Why We Chose to Retire in Mexico Instead of the U.S.

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One of the most important aspects of retirement is financial planning. You want to make sure that you’ll have enough income to maintain your current standard of living, as well as have some disposable income so you can do fun things, like travel.

The general rule of thumb for middle and high-income earners is to have a retirement income of at least 70% of their former household income. Keep that number in mind as you read on.

I suppose that my wife and I would be considered mid-level earners. We had been in our respective careers for many years and had worked our way up to management positions. I was a lieutenant with a sheriff’s office in Florida and Linda was a director for a children’s advocacy center that assisted with child abuse investigations.

After 25 years on the job, I was eligible to retire and I looked forward to having more free time to spend with Linda. The problem was that Linda was still too young to retire and we determined that if she did stop working, we would only have about 33% of our former income.

That’s a long way from the 70% recommended target income. In fact, the amount barely left us enough to eat regularly after we paid our all monthly expenses — which included a sizable mortgage and car payment.

If You Can’t Win the Game You’re Playing, Find a New Game

For over 15 years, Mexico was our favorite vacation destination and we would go there as often as we could. We loved everything about the Riviera Maya and we would often talk about moving there someday.

We started thinking that maybe someday was now.

I started researching everything I could about living south of the border — especially the cost of living. On paper, it looked like we could make it work, but only if we could eliminate all of our debt in the U.S. and reduce our spending.

We decided to give it a try and we then sold, donated or discarded 99% of our belongings in the U.S. We didn’t even want the expense of having to rent a storage shed.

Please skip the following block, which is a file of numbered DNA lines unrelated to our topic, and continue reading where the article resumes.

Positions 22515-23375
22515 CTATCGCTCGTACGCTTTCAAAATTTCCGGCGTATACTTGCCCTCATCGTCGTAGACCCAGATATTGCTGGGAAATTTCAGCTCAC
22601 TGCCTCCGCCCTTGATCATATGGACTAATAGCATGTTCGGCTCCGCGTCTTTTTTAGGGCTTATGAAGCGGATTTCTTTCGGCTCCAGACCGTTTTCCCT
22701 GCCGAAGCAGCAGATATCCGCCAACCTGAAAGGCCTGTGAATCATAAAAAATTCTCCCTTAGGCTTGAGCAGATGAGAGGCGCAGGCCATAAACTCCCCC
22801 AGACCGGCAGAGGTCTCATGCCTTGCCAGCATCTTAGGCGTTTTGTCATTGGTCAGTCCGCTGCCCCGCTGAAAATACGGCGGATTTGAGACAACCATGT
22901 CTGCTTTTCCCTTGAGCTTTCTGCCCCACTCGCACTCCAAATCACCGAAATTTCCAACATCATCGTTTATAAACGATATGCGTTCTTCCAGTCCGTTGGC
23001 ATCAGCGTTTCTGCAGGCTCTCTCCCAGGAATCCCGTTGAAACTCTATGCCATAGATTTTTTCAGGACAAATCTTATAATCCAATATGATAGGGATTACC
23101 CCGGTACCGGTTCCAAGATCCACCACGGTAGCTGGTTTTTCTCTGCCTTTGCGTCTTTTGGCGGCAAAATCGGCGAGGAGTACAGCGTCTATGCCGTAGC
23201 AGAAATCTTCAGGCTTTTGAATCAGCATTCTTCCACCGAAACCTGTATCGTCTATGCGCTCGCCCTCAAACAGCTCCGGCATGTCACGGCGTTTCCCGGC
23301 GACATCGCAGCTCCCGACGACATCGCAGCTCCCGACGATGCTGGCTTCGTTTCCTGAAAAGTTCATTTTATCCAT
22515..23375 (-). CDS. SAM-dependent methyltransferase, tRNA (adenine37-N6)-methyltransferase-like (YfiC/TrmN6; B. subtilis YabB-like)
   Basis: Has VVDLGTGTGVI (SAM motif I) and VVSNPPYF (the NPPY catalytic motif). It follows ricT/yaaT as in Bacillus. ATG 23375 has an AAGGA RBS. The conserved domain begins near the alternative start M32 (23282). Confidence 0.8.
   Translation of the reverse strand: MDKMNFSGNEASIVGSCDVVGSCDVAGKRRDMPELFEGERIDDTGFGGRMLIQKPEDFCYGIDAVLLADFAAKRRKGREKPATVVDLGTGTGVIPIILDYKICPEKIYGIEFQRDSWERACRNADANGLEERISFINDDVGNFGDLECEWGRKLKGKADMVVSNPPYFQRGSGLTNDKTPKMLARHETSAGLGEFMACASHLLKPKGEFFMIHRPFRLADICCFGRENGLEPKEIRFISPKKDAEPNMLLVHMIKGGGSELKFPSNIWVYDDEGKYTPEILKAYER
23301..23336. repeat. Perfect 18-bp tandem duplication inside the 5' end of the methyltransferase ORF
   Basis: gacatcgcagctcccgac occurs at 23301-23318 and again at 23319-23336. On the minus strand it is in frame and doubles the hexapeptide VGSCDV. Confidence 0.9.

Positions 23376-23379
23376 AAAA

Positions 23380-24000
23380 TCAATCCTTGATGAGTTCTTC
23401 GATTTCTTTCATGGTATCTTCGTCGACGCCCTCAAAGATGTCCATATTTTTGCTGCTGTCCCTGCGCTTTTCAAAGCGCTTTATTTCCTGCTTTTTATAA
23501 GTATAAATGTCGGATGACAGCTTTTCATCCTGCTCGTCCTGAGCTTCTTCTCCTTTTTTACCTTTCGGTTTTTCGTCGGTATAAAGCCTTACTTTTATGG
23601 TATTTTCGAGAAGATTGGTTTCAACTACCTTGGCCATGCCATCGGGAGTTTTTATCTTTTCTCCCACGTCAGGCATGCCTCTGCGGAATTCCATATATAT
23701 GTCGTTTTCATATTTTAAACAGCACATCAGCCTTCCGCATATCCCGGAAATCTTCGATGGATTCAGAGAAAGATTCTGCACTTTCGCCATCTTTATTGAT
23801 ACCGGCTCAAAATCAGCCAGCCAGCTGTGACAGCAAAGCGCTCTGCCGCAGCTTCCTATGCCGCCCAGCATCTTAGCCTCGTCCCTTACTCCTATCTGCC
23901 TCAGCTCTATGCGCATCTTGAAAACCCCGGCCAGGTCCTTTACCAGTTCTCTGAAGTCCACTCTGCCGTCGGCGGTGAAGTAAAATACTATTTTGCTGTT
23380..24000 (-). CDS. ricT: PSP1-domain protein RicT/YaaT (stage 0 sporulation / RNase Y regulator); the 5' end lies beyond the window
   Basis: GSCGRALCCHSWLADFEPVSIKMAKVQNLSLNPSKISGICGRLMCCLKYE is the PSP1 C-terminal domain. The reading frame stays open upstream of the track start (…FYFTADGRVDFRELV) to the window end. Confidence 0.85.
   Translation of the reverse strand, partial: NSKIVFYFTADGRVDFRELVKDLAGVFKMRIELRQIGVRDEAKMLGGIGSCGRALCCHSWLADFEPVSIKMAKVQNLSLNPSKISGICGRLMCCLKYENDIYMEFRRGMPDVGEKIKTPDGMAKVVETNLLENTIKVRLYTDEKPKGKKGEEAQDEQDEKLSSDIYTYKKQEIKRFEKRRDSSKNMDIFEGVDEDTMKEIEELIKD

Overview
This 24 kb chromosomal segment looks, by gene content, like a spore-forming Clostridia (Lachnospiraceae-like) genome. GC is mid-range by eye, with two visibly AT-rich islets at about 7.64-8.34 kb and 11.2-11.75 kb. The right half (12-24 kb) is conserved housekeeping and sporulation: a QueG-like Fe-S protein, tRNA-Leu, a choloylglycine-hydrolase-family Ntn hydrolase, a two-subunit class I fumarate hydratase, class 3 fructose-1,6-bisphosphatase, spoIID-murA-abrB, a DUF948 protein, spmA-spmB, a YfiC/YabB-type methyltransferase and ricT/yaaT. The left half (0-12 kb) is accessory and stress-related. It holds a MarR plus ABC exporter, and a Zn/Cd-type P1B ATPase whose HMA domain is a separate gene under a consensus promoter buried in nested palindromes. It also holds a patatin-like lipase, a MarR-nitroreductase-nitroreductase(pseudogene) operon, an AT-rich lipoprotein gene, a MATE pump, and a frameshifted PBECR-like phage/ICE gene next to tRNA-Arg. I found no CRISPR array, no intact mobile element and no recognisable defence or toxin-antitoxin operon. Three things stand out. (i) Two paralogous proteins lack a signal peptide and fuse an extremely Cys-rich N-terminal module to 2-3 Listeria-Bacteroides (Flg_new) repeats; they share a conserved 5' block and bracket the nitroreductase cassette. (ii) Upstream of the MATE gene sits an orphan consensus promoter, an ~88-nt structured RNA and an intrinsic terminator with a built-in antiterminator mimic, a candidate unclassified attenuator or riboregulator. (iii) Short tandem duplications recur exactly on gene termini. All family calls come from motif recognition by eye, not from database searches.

We applied for and were granted resident visas at the Mexican Consulate, packed our belongings into four large suitcases, and flew to Cancun with the intention of trying it for a year.

So, How’s It Going?

We’ve been in Mexico for over three years now and we absolutely love it.

We ended up using the money we had left over from the sale of everything we previously owned to buy a condo in a gated resort community and a car. We now live 100% debt free for the first time in our adult lives.

The lack of debt combined with the low cost of living in Mexico, has made it easy for us to live very well here. We enjoy a higher quality of life than we did in the U.S. and we have plenty of disposable income to enjoy our retirement to the fullest.

If you would like to see a breakdown of our living expenses, check out How Much Does It Cost to Live in the Riviera Maya?

Let’s Wrap This Up

This article may make it sound like we moved to Mexico on a whim and we were just lucky it worked out — but that’s not the case at all. We conducted countless hours of research and carefully planned our move to increase our odds of success.

I’m sure that if I ended the article right here, we would be inundated with emails from readers asking for more information about the type of research that we did and the results etc. If you’re one of those folks, my advice is to subscribe to the blog and I’ll answer those questions one article at a time.

Well, that’s enough blogging for today. It’s another beautiful day in the Riviera Maya and there’s a beach chair with my name on it. Hasta luego.

ABOUT THE AUTHOR

Paul Kurtzweil (Q-Roo Paul) was a deputy sheriff in Florida for 25 years before retiring at the rank of lieutenant in 2015. He and his wife moved to Mexico looking to maximize their retirement income. They later started a blog called Two Expats Mexico (qroo.us) to share their experiences, as well as information about the logistical and legal aspects of retiring south of the border. The blog has been viewed over two million times and the articles have been republished in numerous periodicals across Mexico.